Wasted protesting

Home > Opinion > Editorials

print dictionary print

Wasted protesting

A growing number of interest groups are joining the candlelight vigils to push their own agendas. In the rally that took place on June 10 in downtown Seoul, union leaders of many state-run companies were spotted in the crowds. The union members, handing out leaflets saying, “privatization of state-run companies will increase daily water fees by up to 140,000 won,” chanted slogans urging the government to give up privatizing state-run companies.

Members of the Federation of Public Employees Trade Union claimed they would “fight until the government pledges to give up privatization.” It is apparent that the union is taking advantage of the latest crisis to press the beleaguered government and get what it wants.

The formula behind the daily water expense claim is based on the assumption that people will only use bottled water for drinking, showers, laundry, flushing toilets and everything else. Is there any country in the world where this happens after the water supply is privatized? They simply don’t want to give up their comfortable jobs with permanent job security and generous pay.

But selling state-run companies is one of the best ways to cope with global economic turmoil. The government has already rolled out a 10 trillion won ($9.6 billion) policy package to cope with skyrocketing energy costs and there are countless projects waiting for government funding. Selling the companies will raise needed revenue.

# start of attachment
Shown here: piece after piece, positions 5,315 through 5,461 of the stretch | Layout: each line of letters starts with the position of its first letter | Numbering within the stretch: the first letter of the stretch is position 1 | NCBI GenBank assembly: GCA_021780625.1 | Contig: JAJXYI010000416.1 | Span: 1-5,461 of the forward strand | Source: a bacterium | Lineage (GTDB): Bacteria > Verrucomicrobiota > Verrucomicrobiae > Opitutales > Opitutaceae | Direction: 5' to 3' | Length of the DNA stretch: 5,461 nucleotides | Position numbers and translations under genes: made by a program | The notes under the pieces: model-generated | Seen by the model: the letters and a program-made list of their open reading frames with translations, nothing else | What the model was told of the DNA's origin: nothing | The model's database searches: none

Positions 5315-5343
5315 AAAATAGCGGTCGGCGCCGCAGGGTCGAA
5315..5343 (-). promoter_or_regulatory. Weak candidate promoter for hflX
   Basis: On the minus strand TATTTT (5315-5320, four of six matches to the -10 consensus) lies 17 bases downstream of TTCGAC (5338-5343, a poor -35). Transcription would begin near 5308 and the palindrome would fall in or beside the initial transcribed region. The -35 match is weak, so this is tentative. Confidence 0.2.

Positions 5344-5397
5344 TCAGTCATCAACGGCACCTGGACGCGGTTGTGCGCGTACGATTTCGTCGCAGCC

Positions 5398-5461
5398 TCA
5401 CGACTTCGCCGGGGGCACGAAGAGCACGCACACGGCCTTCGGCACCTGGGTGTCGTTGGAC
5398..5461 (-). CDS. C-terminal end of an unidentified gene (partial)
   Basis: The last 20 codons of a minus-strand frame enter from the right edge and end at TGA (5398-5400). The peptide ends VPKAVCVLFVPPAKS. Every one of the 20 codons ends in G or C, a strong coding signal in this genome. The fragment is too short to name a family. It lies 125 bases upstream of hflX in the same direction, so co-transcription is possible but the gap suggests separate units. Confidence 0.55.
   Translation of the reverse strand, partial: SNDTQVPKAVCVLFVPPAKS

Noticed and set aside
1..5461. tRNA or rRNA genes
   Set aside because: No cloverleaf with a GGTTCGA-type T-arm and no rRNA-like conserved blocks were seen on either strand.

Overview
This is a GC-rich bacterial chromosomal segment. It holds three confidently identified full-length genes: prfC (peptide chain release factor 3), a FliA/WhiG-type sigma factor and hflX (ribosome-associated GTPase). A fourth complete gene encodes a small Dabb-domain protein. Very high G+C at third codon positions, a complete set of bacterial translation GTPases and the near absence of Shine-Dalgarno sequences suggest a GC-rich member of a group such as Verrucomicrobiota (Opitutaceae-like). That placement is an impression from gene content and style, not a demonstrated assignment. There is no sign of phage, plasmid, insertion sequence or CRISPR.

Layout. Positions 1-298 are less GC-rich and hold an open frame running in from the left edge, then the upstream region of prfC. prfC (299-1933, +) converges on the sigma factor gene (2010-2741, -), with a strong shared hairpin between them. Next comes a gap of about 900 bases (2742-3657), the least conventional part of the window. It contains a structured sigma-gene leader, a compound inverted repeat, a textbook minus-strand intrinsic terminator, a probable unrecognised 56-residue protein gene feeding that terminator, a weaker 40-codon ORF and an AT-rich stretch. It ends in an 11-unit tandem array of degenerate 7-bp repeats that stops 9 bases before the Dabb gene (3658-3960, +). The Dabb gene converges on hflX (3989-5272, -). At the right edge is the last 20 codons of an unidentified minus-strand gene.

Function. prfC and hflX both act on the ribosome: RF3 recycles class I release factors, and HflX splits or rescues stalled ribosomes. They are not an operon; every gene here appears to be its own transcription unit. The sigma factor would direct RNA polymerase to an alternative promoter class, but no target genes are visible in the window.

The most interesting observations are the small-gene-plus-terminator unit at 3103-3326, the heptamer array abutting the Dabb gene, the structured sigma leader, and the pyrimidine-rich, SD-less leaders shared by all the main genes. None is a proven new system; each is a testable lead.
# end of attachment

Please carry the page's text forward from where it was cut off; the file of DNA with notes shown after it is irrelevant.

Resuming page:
The government tried to weather the 1997-98 Asian currency crisis by selling its stakes in big companies like Posco and KT&G, which in total were worth 21 trillion won. The same principle should be applied in the current crisis. The government should waste no time selling stakes in state-run companies to weed out slack management and shut down companies whose roles are no longer needed in society.

More and more incomprehensible mishaps are emerging in the chaotic political situation. Why should candlelight vigils protect the rights of KBS, which has long been begging for state funds to fill its ever-growing deficit? Countless statistics have confirmed that the money spent by state-run companies far outpaces private sector companies. Why do they voice their opposition to the government more loudly than ordinary people?

State-run companies have been spending lavishly for the past decade while ordinary people are squeezing their wallets tighter than ever. There is no reason to light the candles for them.
Log in to Twitter or Facebook account to connect
with the Korea JoongAng Daily
help-image Social comment?
s
lock icon

To write comments, please log in to one of the accounts.

Standards Board Policy (0/250자)

What’s Popular Now